There are similar tactics you can use for the other issues I've seen raised. If you don't want to participate in what you see as a cash grab with that DLC, then don't buy it. The game plays just fine without it. If you're feeling particularly pithy, instead of an ephemeral entry in a dubious anonymous forum that will be washed away by their rose-colored scoring system, you could try a sternly worded note to EA as to why you voted with your feet and didn't buy it. If you don't like the fact that your actions in multiplayer affect your single-player game, don't play multiplayer until you've finished it. Some people might even consider that a sort of ExtraHard mode and give you a little e-cred. Or heck, just play the game in Story mode and avoid the whole issue if you want.
==== Warning: the next few paragraphs make a lot of vague assertions about the ending that may or may not count as spoilers. ====
The various endings of the game have the opposite effect. I've earned two of them, and now that I know the score, I'm not sure I'm going to go after the third. I spoke to a friend of my son's on St. Patty's Day, and we discussed his feelings. He's frustrated and angry. Not to the point of reporting it to the FCC or joining a class action lawsuit, but genuinely upset. I see it as two separate problems.
First off, it makes all three games seem pointless. You've made thousands of choices to shape your character and their story through all three games, but you end up at the same spot whether you're a jackbooted thug or a knight-in-shining-armor. Then you make what they try to build up to be a great final choice, and all roads lead to the same place. They even use a lot of the same footage, which doesn't help this impression.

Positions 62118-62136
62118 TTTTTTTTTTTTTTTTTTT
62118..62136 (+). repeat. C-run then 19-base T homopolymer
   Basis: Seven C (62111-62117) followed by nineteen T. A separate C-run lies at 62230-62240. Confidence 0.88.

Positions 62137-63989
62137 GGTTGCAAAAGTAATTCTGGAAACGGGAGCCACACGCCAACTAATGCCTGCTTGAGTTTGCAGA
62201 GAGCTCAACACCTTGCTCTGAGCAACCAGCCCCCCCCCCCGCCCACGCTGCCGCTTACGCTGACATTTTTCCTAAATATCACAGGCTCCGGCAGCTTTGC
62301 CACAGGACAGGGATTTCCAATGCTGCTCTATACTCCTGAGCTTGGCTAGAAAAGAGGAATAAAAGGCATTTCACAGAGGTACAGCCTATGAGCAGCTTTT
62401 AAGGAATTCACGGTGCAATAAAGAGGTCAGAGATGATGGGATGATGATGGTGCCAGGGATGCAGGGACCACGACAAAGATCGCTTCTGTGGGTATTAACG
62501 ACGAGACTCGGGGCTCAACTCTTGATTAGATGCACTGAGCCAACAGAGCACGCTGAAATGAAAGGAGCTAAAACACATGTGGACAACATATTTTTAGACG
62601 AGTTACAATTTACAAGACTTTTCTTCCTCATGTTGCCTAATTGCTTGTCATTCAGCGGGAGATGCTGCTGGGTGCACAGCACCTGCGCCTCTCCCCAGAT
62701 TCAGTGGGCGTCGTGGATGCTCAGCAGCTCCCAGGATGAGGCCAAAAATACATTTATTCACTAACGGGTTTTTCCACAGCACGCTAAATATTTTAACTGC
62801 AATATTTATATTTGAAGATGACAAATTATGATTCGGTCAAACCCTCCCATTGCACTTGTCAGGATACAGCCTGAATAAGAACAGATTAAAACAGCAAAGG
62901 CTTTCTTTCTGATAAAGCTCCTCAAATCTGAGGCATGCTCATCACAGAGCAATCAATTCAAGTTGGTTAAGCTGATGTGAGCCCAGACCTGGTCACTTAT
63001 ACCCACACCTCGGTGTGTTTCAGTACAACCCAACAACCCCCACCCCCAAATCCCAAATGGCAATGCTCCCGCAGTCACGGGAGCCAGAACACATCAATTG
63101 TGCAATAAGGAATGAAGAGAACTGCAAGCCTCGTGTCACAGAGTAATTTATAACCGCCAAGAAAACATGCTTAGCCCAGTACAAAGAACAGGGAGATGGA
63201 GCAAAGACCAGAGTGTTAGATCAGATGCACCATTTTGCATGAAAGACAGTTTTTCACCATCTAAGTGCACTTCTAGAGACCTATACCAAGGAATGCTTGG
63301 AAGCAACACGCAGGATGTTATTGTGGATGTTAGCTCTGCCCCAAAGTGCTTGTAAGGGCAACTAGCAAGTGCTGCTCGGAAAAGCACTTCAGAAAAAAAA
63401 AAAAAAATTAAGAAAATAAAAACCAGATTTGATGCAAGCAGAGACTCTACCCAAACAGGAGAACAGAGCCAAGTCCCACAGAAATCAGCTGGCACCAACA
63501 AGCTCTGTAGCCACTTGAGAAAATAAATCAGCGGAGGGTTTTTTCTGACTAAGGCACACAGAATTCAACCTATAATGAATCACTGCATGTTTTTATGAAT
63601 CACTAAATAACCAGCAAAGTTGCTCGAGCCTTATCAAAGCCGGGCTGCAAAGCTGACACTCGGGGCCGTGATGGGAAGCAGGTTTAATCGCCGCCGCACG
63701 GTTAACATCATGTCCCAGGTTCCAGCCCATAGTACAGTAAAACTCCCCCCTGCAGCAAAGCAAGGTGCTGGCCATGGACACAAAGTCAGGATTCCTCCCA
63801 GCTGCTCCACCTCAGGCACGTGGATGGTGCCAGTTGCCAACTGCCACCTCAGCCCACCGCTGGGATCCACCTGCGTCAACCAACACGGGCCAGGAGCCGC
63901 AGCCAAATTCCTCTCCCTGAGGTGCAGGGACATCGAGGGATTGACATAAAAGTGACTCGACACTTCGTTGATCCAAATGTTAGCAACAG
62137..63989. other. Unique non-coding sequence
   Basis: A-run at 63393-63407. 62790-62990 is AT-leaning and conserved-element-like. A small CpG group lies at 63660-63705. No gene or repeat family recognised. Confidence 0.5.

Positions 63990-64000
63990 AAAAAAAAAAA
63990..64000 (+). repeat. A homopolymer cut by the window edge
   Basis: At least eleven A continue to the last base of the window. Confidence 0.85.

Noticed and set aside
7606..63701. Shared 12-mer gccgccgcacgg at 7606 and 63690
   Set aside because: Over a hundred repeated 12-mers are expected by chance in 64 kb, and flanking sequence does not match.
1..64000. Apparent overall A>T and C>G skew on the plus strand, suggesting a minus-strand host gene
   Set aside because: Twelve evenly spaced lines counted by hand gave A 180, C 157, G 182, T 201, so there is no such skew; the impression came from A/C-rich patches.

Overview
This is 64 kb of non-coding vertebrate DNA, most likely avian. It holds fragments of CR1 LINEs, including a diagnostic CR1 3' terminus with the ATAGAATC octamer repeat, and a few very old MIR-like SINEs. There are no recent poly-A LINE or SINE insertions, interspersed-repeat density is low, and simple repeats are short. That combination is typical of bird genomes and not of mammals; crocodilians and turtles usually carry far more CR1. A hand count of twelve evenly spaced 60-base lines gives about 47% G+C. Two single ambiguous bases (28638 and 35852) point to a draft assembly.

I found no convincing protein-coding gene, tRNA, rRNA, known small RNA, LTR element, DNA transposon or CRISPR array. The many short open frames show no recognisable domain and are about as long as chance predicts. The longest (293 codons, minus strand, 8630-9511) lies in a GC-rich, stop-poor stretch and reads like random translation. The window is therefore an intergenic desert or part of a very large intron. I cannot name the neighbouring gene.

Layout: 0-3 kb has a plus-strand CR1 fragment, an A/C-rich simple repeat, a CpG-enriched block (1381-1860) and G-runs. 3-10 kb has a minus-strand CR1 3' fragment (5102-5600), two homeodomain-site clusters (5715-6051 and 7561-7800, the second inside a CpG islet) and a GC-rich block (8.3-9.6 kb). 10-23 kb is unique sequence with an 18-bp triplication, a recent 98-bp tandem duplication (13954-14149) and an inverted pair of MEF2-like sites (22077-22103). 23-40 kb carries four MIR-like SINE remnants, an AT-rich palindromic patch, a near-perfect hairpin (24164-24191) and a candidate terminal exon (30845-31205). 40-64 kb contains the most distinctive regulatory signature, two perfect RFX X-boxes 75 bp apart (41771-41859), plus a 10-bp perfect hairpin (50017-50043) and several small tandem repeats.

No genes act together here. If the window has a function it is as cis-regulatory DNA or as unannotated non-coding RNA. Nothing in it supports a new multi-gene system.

Second, none of the choices feel like you actually won. This, I think, is the real key. The game was about saving the universe, but no matter what you choose in the end you're left staring at a shattered galaxy. Whether your Shepard lived or died didn't matter in the face of the rest of it.
The genre set certain expectations. People were expecting to bulls-eye a few womprats and drop a torpedo down the exhaust shaft. At worst, they would have faced their own Kobayashi Maru and tricked or fought their way through it. They were not expecting Seven Samurai, and they feel betrayed.
I understand where people are coming from, but I don't feel it. I thought it was kind of ballsy, myself. I see a lot of value in the fight to get there, and I'm not under any illusions that all battles can be cleanly won. I'm old; these days I'm not sure any battle can be considered "won" at all.
==== End Warning ====
The whole thing confuses me. With one hand they gave us more choices, and everyone complained. For people who seem so attached to the notion of having the freedom to choose and taking control of our own actions, we sure seem scared of having to make those choices. Then they take it all away and make things simple, and we complain some more. And in both cases, the means of complaint don't send a clear message to the powers that be.
I've read rumors that they're thinking about going back and changing things somehow, but I don't know how that would make any difference at this point. They made their choices, and they're going to have to figure out where to go from here.